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Covid-19 - Flight Plan for Indian Aviation Industry

Covid-19 crisis has severely impacted almost all industries but disruptions in the airline industry is so profound that it is assumed to be greater than the combined crises of 9/11 and the 2008 global financial put together. The Government of India (acting through DGCA) (“GoI”) has vide its (i) order dated March 23, 2020 passed under Section 88(1) of the Aircraft Act, 1934; and (ii) orders dated March 26, 2020 and April 14, 2020 directed inter alia all aircraft operators to suspend the operations of all the domestic flights and all scheduled international commercial passenger services until May 3, 2020. The forward air travel bookings are far outweighed by the cancellations. Air travel demand is drying up in ways that are unprecedented with no semblance of normalcy on the horizon. For an industry which is already stressed, Covid-19 has only accelerated the process of bankruptcy filing by several companies (like Virgin Australia and Air Mauritius). Those airline companies which are still in business have also suffered misfortunes as coronavirus-forced lockdowns have kept their fleets grounded. Per the market sources, apart from the pay cut, several airline companies (Indigo, Go Airlines) have also taken other cost cutting measures including furloughs.
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Charging Infrastructure for Electric Vehicles in India - Policy and Challenges

One of the biggest stumbling blocks for the success of deploying electric vehicle (“EV”) scheme in India is the lack of adequate charging infrastructure (“Charging Infrastructure”). The revised guidelines for Charging Infrastructure for EV, issued on October 01, 2019 (“CI Guidelines”),[1] aim to simplify the process for setting up Charging Infrastructure. Below is a brief analysis of the CI Guidelines:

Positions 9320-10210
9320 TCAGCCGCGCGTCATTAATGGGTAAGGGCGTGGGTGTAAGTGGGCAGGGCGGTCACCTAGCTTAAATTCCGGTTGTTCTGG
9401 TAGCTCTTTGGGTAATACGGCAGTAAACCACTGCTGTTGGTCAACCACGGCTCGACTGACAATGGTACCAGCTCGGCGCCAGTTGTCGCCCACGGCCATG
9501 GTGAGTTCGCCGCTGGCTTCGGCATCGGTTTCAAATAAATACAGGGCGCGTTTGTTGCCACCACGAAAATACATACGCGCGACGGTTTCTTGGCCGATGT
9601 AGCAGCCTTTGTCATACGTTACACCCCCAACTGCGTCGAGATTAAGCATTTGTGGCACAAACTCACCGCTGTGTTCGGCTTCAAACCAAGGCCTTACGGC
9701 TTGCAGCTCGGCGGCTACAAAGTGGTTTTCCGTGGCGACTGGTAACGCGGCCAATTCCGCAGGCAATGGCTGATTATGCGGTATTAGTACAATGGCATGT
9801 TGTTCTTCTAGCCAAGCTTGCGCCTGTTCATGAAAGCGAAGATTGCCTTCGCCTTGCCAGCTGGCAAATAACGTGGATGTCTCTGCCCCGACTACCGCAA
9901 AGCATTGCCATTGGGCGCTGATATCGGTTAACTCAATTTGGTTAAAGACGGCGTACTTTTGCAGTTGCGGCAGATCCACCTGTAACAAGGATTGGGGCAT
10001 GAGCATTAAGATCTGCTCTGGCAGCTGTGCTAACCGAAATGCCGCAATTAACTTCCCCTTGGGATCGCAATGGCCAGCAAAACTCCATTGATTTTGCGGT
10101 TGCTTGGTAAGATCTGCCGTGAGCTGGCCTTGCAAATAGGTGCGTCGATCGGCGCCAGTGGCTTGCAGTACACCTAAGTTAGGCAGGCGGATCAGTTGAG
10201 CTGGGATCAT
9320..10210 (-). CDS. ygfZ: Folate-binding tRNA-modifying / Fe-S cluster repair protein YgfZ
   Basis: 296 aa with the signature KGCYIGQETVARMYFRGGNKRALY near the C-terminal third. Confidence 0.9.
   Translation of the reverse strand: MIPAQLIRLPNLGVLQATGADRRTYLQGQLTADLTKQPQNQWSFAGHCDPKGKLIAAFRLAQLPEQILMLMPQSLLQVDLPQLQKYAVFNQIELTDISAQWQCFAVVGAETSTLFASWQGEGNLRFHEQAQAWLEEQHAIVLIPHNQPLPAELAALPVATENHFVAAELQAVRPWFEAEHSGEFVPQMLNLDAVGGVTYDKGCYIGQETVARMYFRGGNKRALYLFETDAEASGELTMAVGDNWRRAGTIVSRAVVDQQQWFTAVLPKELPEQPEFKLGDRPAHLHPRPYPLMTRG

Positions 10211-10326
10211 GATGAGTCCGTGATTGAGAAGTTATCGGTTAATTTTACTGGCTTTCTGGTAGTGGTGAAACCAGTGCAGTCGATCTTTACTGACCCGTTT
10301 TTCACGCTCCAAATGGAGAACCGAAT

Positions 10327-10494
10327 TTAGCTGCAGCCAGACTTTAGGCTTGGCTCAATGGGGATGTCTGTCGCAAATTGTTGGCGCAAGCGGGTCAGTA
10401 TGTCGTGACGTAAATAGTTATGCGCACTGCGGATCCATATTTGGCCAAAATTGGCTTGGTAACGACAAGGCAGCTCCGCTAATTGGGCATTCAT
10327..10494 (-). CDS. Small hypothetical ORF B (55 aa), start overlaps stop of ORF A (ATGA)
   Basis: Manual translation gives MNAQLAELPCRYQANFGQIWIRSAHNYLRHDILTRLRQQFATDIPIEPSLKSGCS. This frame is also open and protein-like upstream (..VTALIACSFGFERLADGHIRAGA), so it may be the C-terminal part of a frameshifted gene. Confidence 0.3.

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Race to Space - Space Activities Bill, 2017 - commercialization of space

Spearheaded by the Department of Space and Indian Space Research Organisation (ISRO), India has developed low cost indigenous space capabilities for peaceful purposes over five decades. The proposed Space Activities Bill, 2017 (Bill), seeks to dismantle the Government monopoly on space and encourage private sector involvement. Will it lead to advancement of the space programme?

Globally, the space sector is no longer the preserve of Governments, as entry barriers to private players are being lifted[1]. The need for technological advancement, cost reduction and emerging opportunities such as mineral exploration of planets, are some of the reasons for encouraging the private sector. ISRO began commercialising certain space activities by opting for a public-private partnership model[2]. It has since seen many start-ups, but has yet to translate into a wider role for the private sector.  
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Part I - Electric Vehicles: Disrupting the Automotive Ecosystem

The Indian economy is one of the fastest growing economies in the world, with an increasing demand for energy. Given that historically India has relied on pollutant hydrocarbons to run its power plants and vehicles, there has been an increasing focus on setting ambitious ‘green’ targets, especially in light of the alarming levels of pollution in India. The Government of India (GoI) has actively encouraged the adoption of electric vehicles with the idea of shifting the production of new automotive vehicles from internal combustion engine models to electric vehicles by 2030.